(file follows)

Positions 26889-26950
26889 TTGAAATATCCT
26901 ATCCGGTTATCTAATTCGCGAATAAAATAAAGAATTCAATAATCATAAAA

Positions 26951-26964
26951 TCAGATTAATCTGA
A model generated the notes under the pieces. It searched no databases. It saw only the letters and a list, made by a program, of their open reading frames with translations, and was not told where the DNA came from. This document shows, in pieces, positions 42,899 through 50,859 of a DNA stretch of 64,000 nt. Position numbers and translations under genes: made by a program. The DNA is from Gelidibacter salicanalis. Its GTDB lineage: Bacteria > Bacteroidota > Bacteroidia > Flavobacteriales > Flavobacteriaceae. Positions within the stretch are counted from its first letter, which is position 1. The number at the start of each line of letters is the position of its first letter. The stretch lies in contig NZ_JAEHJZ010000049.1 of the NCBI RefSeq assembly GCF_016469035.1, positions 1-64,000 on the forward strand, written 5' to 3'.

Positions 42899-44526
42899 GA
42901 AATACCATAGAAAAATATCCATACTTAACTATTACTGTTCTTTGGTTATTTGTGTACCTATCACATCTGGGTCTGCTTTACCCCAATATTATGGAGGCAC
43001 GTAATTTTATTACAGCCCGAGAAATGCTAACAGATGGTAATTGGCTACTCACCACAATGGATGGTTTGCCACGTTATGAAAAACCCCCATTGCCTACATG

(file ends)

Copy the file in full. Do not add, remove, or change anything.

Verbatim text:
Positions 26889-26950
26889 TTGAAATATCCT
26901 ATCCGGTTATCTAATTCGCGAATAAAATAAAGAATTCAATAATCATAAAA

Positions 26951-26964
26951 TCAGATTAATCTGA
A model generated the notes under the pieces. It searched no databases. It saw only the letters and a list, made by a program, of their open reading frames with translations, and was not told where the DNA came from. This document shows, in pieces, positions 42,899 through 50,859 of a DNA stretch of 64,000 nt. Position numbers and translations under genes: made by a program. The DNA is from Gelidibacter salicanalis. Its GTDB lineage: Bacteria > Bacteroidota > Bacteroidia > Flavobacteriales > Flavobacteriaceae. Positions within the stretch are counted from its first letter, which is position 1. The number at the start of each line of letters is the position of its first letter. The stretch lies in contig NZ_JAEHJZ010000049.1 of the NCBI RefSeq assembly GCF_016469035.1, positions 1-64,000 on the forward strand, written 5' to 3'.

Positions 42899-44526
42899 GA
42901 AATACCATAGAAAAATATCCATACTTAACTATTACTGTTCTTTGGTTATTTGTGTACCTATCACATCTGGGTCTGCTTTACCCCAATATTATGGAGGCAC
43001 GTAATTTTATTACAGCCCGAGAAATGCTAACAGATGGTAATTGGCTACTCACCACAATGGATGGTTTGCCACGTTATGAAAAACCCCCATTGCCTACATG